How we built a group reading system in 2018

(Originally published in our weekly smartletter - subscribe here to compound your ability to raise your game.)

"Read 500 pages [...] every week. That’s how knowledge builds up, like compound interest."

- Warren Buffett

On the 1st of January, we at Choose To Thinq (CTQ) began an experiment. Each day, we would read one summary of a book. This way, we would get something out of Blinkist, the book summary service we had subscribed to over a year ago but never really put to use. 

At CTQ, everyone happens to be an avid reader, so reading a 500 word summary wasn't going to be difficult. But doing it without missing a day? Reading material that someone else had chosen? Now, this was a challenge.

At the time of writing this post, 300 days have passed and we seem to have turned this into a habit. 7 people read one book summary every day - there's a WhatsApp group to coordinate. Each posts a 'takeaway' from the reading as well. A month ago, we even felt the need to raise the stakes (things were too easy), so we've begun doing challenges related to the book's topic. "Write a post about this topic", "identify an Indian company that is like the company profiled in the book""reflect on what you'd have done in such a situation" have been some of the "+1s" that have been attached to a day's reading. 

Oh, and in a nod to the Buffett quote above, we've called this the "Reading Compound".

Why this has worked

In designing the Reading Compound, we've used several ideas from the world of habit formation, human behaviour modeling, system design, learning and mastery, and intrinsic motivation. Here are 4 of those ideas:

  1. Unambiguous goal and concrete outcomes: Our brains don't like vague tasks. And it likes getting to a successful conclusion fairly quickly. The chosen book summaries take 15 mins to read and a conclusion is (almost) guaranteed.

  2. Social pressure: The pact is that all of us commit to reading each day. We keep an eye on each other. On days when we don't quite feel like it, our commitment to each other keeps us moving. And we don't get to see the next summary unless everyone has finished the previous one.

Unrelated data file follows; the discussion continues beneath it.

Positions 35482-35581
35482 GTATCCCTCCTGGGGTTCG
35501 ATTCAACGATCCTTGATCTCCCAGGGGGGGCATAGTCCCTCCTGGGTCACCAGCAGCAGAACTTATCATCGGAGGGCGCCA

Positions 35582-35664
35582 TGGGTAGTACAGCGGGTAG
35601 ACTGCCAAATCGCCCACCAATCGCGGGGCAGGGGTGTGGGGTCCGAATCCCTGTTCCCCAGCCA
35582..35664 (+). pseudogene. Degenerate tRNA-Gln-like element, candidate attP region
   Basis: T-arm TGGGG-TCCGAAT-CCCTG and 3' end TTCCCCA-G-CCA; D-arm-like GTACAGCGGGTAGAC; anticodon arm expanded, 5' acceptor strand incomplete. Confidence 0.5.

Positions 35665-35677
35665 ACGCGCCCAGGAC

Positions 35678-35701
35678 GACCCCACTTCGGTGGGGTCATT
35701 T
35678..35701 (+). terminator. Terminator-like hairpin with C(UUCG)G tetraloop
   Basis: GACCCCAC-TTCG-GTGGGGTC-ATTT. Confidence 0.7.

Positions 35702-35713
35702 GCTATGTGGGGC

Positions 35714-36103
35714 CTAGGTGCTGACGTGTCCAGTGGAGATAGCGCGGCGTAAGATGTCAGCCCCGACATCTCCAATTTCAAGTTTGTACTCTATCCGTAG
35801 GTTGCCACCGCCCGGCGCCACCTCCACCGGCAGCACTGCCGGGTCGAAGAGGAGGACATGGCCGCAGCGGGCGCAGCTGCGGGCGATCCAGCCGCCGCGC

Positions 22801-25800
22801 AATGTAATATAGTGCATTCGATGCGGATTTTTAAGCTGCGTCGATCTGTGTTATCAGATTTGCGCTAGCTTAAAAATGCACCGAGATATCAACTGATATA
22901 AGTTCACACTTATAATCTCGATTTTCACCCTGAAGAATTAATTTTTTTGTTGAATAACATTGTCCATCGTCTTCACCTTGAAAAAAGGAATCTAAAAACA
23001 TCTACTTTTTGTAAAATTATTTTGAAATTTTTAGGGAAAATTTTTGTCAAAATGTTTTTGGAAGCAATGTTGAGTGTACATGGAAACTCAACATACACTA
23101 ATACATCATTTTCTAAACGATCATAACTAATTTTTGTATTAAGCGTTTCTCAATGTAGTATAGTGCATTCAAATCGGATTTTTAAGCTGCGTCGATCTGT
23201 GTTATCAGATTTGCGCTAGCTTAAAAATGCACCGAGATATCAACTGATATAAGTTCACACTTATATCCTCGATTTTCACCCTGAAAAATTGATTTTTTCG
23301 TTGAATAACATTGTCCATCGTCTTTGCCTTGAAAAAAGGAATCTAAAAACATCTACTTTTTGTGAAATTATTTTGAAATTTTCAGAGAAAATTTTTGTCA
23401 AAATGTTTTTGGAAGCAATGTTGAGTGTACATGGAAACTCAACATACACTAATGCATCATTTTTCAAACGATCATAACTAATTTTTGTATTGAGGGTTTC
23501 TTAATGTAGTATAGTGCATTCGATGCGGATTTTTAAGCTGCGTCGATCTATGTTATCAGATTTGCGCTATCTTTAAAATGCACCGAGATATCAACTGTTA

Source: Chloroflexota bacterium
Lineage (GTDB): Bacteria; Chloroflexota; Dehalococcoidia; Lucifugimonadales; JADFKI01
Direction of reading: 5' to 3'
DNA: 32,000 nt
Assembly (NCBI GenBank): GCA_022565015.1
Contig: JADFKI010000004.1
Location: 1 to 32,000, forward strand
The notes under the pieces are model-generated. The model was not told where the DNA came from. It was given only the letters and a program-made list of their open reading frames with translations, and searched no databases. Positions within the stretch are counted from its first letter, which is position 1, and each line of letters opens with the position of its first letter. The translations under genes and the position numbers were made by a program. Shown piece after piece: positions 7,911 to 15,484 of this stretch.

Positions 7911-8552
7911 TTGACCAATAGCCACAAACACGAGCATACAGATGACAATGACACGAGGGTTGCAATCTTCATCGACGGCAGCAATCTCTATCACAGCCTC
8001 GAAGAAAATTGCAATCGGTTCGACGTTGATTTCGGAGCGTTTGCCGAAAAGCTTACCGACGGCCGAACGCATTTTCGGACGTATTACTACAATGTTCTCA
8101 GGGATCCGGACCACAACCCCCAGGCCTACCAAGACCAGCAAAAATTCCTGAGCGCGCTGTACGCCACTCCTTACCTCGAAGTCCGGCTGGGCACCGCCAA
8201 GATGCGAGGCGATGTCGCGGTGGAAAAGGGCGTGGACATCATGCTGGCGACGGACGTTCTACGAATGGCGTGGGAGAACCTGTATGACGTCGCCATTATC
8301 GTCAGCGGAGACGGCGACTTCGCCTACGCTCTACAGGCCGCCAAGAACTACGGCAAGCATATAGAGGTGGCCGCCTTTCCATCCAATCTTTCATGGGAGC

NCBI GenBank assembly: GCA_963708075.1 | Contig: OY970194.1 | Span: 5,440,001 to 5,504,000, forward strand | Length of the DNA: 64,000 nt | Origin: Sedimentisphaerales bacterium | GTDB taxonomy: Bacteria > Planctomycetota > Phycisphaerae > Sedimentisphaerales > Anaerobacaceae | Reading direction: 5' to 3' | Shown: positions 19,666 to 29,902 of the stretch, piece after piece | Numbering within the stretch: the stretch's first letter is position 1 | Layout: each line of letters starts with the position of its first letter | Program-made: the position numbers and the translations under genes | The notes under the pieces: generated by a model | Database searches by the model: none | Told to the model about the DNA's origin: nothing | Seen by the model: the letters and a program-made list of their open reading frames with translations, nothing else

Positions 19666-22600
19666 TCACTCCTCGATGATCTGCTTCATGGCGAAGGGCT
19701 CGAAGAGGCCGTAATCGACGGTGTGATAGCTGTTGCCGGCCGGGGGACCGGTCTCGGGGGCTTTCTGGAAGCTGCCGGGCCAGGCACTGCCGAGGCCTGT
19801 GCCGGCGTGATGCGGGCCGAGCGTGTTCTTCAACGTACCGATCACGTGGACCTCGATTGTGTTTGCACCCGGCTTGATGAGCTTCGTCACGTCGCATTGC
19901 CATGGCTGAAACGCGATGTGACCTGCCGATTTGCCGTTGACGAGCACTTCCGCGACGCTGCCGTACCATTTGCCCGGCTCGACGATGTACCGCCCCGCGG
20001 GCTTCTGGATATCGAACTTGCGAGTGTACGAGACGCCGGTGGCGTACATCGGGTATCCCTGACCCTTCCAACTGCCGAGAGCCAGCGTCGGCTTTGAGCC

3. A mix of convention and novelty: The format is stable - there are no odd surprises each day. But the content brings novelty and feeds curiosity. Some books are interesting, some are dull. This prevents things from getting too monotonous, but also not in a way that keeps us on edge.

  4. It's a system - it doesn't rely too much on the heroics of one super-motivated person, but on a structure that works almost all the time.

Will this 'compound' in the same way money does when you put away a coin in the right place each day? We believe it does. Over time, the ideas we pick up start to connect strongly with each other, creating a network of insights and unusual intersections. It also builds a strong, common vocabulary for the team.

And 100 days later...

At the 100 days mark, we went out to lunch to celebrate this milestone. One conversation led to another, and we began a 'Writing Compound'. We began to write a 100 words each day. The compound only picked up steam after about 30 days when one of our members took serious charge of picking some great prompts. Now, we try to write each day - whether we like it or not. It's been 200+ days of the Writing Compound as well.

And around the 200 day mark, we began our latest experiment: an Arts Compound. Some of us wanted to learn and explore music and other arts, and so we’ve taken a variant of the same approach to it.

We will soon be offering you a chance to join some of these compounds. Join the watchlist if you want to be informed of these.

[Each day on Twitter, we post one takeaway from the Book of the Day of the Reading Compound.Read them here.]